The term “robo advisor” typically refers to investment management companies that have automated part of the investment process. Some of these firms provide advice and some do not. For example, at Scalable Capital, we do not provide advice but we provide a discretionary investment service - we manage your money. The more sophisticated robo advice solutions use technology not just for a smooth, mobile or web-enabled sign-up process, but also at the core of their investment methodology, giving you a better return for every unit of risk you're exposed to and ensuring your risk tolerance isn't breached.
However, robo advisor is used in the press in a slightly more generic sense to describe a company that makes it easier to get access to an investment management solution, using online and digital channels and often also taking out costs and reducing the minimum investment thresholds. It is important to understand all of the similarity and differences.
Traditionally, retail investors had three options when they wanted to invest their savings:
A fourth option, delegating the allocation decisions to a private wealth manager or a private bank, wasn't available to them unless they could invest upwards of £1,000,000 or even more, as some private banks have increased their minimums to £5,000,000 in recent years.
Investing at one's own discretion is time-intensive and investors typically find it impossible to attain information that the market has not already priced into current securities prices. Many investors also feel they lack the professional experience and the specific financial education to make the right decisions.
When they invest into actively managed funds to get access to a diversified portfolio managed by a professional, investors are often disappointed by the high fees of such funds that make it rare for them to outperform the benchmark they've set for themselves. The FCA's Asset Management Market Study that was published in November 2016 summarized that "overall, our evidence suggests that actively managed investments do not outperform their benchmark after costs. Funds which are available to retail investors underperform their benchmarks after costs".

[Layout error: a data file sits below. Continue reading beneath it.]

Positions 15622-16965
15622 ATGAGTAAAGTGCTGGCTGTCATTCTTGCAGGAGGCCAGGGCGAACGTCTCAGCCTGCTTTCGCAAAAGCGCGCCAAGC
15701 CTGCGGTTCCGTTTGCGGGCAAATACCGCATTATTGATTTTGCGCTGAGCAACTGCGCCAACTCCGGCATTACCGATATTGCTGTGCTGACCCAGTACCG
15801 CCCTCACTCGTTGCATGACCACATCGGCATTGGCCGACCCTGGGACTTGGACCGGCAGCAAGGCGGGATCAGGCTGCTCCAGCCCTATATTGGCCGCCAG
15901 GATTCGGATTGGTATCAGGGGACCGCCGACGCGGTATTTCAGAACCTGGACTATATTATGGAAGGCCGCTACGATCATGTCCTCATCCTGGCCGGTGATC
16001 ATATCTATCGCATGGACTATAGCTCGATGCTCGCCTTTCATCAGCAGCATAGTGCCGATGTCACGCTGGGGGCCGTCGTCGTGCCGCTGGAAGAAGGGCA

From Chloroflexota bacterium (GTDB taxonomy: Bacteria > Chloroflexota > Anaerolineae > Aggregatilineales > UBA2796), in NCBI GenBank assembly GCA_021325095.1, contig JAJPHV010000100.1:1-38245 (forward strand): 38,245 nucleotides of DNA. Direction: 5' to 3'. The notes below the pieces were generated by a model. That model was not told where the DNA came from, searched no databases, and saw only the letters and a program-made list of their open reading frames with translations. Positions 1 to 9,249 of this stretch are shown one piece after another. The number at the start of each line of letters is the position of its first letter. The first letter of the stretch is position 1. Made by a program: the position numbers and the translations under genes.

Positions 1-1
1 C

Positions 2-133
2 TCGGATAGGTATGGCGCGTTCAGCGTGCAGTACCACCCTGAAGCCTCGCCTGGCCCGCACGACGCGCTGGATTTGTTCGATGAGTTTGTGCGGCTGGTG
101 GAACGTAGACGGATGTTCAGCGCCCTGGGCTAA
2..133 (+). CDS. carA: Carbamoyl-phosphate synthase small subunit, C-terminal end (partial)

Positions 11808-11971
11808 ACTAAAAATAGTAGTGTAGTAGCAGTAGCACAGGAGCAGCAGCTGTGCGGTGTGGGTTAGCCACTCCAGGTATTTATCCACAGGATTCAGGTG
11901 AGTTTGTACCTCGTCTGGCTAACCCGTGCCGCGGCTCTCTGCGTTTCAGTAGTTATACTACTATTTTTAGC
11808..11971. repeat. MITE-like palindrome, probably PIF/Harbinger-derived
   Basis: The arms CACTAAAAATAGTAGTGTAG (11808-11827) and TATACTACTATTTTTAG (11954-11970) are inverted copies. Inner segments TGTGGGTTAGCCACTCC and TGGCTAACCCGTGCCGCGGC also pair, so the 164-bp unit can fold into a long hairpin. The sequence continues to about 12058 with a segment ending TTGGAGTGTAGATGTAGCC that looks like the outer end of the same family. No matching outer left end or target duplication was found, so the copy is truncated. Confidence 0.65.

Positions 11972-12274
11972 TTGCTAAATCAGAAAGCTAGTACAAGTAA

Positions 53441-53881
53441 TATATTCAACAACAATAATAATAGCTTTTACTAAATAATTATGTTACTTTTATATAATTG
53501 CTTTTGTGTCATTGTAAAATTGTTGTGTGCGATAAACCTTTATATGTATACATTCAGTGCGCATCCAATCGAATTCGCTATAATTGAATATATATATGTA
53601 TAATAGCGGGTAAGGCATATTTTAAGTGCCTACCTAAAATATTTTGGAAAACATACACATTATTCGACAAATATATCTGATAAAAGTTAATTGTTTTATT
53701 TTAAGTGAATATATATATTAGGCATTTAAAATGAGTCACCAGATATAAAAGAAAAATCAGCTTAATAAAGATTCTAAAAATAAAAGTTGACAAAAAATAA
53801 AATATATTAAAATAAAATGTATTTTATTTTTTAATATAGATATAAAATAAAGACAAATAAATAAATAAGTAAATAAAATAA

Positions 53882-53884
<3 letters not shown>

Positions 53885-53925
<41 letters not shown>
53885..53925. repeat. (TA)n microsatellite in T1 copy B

Investing into passive index-trackers seems to be a good solution and indeed ETFs have been able to attract a significant share of global assets over the last 2 decades. However, the investor still needs to decide on the crucial question of how much to invest into each ETF - should they invest 40% into equities and 60% into bonds? What about commodities? And what geographical regions - maybe they should have a larger focus on their home market, but what impact would that have on a potential lack of diversification that would expose them to unnecessary risks while leading to impaired returns?
IFAs would be a way to delegate those decisions to someone else, but they are not accessible for everyone and many investors shy away from fixed hourly fees.
Robo advisors offer a solution for investors that can solve all their issues. They offer an easy, more accessible and intelligent solution to the problems faced by most retail investors. The Financial Times therefore predicted a “fight for survival” of traditional wealth managers in an article from May 2016.
As mentioned before, DIY investors typically struggle with portfolio allocation and end up in suboptimal portfolios leading to higher than expected drawdowns (often leading them to exit their investments altogether) and to lower returns than they could have earned for the risk they were exposed to. They also lack the tools to systematically monitor the risk in their portfolio and make the right adjustments to bring it back in line if required.